I know you're having fun with the coincidence in names but I really do think you'd hate a plutocracy, even if I was running it. I know I'd hate running one.

    bb - "And Wisconsin seems set to boot its tres odious governor."

    Hard to say, bb. Yes they may vote on booting him but that doesn't say they will actually do it. The key is the nature of the Democratic candidate to replace him.

    We saw this in the WI legislative recall. There was a moderate Republican up for recall in a district close enough to us that we got to watch the commercials on TV.

    The Republican ran a very nuanced campaign where she described how torn she was between her party and her personal beliefs and how uncomfortable she was with the legislation to cover the deficit and the backlash that followed. She didn't actually say how she'd vote if she had to do it all over again.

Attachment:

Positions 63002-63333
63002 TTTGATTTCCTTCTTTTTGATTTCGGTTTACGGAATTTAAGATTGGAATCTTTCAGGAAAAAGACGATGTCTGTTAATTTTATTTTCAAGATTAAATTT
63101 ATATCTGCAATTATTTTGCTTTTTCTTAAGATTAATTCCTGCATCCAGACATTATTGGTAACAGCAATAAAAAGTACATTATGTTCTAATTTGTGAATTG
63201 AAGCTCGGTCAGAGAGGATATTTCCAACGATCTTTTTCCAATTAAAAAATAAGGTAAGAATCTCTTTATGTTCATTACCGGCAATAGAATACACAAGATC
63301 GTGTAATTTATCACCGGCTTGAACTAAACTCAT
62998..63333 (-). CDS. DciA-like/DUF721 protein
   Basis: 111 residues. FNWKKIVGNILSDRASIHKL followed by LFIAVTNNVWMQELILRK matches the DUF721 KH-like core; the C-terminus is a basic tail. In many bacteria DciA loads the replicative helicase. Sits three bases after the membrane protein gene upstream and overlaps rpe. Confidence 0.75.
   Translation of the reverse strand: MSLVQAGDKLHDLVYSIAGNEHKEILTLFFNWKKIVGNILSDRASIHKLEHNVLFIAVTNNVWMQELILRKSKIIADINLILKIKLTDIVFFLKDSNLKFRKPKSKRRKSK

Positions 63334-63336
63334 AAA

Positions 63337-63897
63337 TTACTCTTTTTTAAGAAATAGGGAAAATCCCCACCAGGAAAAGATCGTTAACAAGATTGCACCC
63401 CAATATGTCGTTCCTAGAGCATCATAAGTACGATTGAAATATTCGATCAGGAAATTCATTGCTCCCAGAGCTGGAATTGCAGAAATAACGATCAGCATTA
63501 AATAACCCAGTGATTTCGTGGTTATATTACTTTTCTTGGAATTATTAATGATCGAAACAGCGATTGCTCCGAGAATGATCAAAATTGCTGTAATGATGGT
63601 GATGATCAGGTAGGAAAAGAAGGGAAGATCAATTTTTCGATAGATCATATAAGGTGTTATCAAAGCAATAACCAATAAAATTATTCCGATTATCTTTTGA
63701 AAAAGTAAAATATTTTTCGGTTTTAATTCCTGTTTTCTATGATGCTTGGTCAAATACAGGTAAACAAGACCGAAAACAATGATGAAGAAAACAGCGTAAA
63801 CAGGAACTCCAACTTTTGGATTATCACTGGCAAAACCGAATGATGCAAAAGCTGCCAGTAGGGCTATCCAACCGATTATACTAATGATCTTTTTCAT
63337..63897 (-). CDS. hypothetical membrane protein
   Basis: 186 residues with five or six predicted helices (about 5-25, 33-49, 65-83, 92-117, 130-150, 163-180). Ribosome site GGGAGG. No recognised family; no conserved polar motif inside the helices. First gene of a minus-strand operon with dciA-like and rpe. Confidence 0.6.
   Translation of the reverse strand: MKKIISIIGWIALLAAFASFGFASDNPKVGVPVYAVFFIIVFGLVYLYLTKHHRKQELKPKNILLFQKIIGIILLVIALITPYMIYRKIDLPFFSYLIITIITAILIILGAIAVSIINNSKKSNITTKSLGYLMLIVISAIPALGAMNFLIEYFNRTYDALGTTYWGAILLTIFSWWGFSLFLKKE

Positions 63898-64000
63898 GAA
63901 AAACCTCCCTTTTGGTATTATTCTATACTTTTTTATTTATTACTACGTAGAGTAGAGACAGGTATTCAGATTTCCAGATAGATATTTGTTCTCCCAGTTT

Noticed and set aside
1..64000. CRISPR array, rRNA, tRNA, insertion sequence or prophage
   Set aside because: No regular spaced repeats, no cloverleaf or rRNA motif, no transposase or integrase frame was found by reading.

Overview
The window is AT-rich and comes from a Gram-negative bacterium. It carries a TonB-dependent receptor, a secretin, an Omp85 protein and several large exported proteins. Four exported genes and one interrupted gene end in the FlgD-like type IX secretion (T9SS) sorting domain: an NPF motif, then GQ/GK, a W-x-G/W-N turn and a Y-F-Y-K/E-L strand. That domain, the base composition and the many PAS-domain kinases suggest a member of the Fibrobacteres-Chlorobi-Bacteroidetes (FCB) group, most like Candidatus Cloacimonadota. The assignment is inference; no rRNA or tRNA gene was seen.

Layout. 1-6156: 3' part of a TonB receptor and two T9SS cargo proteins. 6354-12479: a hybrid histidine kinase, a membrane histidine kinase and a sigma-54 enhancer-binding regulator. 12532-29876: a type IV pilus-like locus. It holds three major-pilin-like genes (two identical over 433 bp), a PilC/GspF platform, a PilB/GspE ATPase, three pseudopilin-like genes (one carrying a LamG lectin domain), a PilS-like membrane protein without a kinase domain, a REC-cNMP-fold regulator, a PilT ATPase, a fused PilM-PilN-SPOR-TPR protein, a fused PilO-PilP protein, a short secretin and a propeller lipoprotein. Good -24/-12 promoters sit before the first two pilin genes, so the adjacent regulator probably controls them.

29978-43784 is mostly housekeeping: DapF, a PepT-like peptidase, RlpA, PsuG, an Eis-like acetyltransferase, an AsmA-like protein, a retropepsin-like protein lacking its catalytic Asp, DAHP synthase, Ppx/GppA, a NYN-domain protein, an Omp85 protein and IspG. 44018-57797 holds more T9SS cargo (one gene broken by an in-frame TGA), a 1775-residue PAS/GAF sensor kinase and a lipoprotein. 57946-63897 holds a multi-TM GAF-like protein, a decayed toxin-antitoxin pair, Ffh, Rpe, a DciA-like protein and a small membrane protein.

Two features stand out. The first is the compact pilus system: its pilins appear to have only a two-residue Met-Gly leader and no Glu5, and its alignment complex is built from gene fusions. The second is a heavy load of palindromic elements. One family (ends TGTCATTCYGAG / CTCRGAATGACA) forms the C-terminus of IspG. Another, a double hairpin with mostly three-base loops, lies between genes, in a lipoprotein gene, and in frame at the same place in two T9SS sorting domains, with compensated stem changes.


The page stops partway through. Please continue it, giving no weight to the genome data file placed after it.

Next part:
The Democrat ran a tone-deaf campaign where she described in detail how much delight she was going to take in reversing the anti-union legislation, expand the power of the unions by a lot, and raise taxes on the wealthy out of sight to cover the budget shortfall. This was in one of the wealthiest and least unionized legislative districts in WI.

    The Democrat lost by a considerable margin and then blamed the Republican media machine for distorting her image. As an impartial observer, I would say that there is some merit to her argument (the ads the Republicans ran against her were vicious) but she was very unnecessarily one of the chief planners of her own destruction.